Kharijites were members of an Islamic sect in late 7th and early 8th century AD, concentrated in today's southern Iraq. They were distinct from the Sunni and Shiites.
The origins of Kharijites lie in the strife over political supremacy over the Muslim community in the years following the death of Muhammad. The third Caliph, Uthman ibn Affan, was killed by mutineers in 656 AD, and a struggle for succession ensued between Ali, the cousin and son-in-law of Muhammad, and Mu'awiya, governor of Damascus. (The core of Ali's followers later became Shiites.) In 658, Ali's forces met Muawiya's at the Battle of Siffin; at first, the battle went against Muawiya, but then he hit upon the idea of having his army hoist Qurans on their lances, proclaiming that he wanted to have the decision of who should be caliph arbitrated using it. Most of Ali's army was favorable to the idea, and he agreed to have the question decided by two arbiters. Some in his army, however, regarded this as a betrayal; a large group of them (traditionally 12,000, mainly from the Tamim tribe) repudiated his cause, leaving to fight both sides; they became known as Kharijites (in Arabic Khawārij, singular Khārijī, meaning 'those that seceded'). Ali defeated the military rebellion, but the Kharijites survived and an adherent of the movement murdered Ali in 661.
Kharijite theology was a form of radical fundamentalism, preaching uncompromising observance of the teachings of Quran in defiance of corrupt authorities. Extreme Kharijites considered moderate Muslims to be 'hypocrites' or 'unbelievers', who could be killed with impunity; this practice is called takfir. Their communities expelled from their midst those who committed 'grave sins', defined as any action contrary to the Quran. Kharijites insisted that only the most pious members of the community should be entrusted with political power. Perhaps not surprisingly, the various Kharijite communities never agreed on who the most pious person was, and the movement remained politically fragmented throughout its existence.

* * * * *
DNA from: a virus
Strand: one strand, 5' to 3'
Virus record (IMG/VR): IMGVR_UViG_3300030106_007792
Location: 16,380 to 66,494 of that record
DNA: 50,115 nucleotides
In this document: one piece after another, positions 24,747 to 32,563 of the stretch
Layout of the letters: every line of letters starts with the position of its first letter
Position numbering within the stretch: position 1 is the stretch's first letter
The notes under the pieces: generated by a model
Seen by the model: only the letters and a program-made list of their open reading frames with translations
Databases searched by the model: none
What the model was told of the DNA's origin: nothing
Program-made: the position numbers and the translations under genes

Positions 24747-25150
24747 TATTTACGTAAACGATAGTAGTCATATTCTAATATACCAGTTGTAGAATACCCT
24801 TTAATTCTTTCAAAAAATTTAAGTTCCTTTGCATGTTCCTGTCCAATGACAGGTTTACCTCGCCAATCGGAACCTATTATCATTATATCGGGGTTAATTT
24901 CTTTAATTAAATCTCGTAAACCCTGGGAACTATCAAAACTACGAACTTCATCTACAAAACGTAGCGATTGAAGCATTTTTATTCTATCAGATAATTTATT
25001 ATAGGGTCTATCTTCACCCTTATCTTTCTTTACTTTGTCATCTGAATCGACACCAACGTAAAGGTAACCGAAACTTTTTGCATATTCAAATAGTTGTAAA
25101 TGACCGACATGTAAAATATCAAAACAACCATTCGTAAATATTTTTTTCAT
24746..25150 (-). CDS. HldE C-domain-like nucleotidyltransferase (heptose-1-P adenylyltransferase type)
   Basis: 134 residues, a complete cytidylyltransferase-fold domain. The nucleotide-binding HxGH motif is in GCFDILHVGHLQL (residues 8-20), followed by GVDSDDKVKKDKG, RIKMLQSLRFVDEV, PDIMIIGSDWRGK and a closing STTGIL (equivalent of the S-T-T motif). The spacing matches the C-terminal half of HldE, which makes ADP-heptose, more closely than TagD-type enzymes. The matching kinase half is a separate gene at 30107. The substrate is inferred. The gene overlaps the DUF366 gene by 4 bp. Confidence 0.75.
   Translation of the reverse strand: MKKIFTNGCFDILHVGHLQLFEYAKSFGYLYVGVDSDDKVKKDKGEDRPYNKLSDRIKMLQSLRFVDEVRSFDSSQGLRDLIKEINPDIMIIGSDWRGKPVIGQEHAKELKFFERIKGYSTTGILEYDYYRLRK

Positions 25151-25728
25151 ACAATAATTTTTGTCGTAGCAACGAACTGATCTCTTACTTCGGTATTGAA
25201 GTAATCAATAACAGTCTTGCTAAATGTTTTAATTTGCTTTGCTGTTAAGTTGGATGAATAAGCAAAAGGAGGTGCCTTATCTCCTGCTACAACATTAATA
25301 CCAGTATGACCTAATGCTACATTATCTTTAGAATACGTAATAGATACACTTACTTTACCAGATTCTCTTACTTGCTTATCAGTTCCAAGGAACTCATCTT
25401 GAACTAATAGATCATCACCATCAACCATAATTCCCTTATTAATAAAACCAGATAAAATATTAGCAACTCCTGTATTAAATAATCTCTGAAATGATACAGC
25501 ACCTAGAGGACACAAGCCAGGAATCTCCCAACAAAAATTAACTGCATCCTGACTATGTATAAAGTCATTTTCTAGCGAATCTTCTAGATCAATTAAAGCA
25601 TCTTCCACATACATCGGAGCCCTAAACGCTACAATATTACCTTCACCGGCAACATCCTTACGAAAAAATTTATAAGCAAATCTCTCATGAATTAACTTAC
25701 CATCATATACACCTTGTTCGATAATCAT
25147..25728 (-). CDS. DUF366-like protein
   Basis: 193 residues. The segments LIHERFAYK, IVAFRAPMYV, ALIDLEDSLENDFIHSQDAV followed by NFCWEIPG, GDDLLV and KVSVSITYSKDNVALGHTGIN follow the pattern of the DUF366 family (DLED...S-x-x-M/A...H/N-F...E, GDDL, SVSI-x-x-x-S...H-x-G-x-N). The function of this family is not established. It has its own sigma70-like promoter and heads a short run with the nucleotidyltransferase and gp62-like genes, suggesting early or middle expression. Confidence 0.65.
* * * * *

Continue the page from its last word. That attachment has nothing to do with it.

With time the movement became more moderate and less antagonistic to mainstream Islam. The high point of the Kharijites' influence was in the years 690 to 730, when their main city, Basra, became a center of Islamic theology. Kharijite ideology became a popular creed for rebels against the officially Sunni Caliphate, inspiring breakaway states (like the Rustamids and the Midrarids) and rebellions (like Maysara's) throughout the Maghreb and sometimes elsewhere.
Three of the main Kharijite sects were named by color: the "white" Ibadis (still extant), the Azraqis, and the "yellow" Sufris (who established the Midrarid state at Sijilmassa.) However, this is probably a coincidence, as they are said to be named after their respective founders.
One "Kharijite" sect, the Ibadis, have survived into the present day (though they reject the designation "Kharijite".) They form a significant part of the population of Oman, and there are smaller concentrations of them in the Mzab of Algeria, Jerba in Tunisia, and Djebel Nafusa in Libya.
In modern times, Islamist writers have sometimes branded terrorist groups which emphasize the practice of takfir as neo-Kharijites; notable examples of groups described as such include the Groupe Islamique Armée of Algeria and the Takfir wal-Hijra group of Egypt.
- Ibadhi Islam site (http://www.islamfact.com/)
- The Kharijites and their impact on contemporary Islam (http://www.sunnah.org/aqida/kharijites1.htm)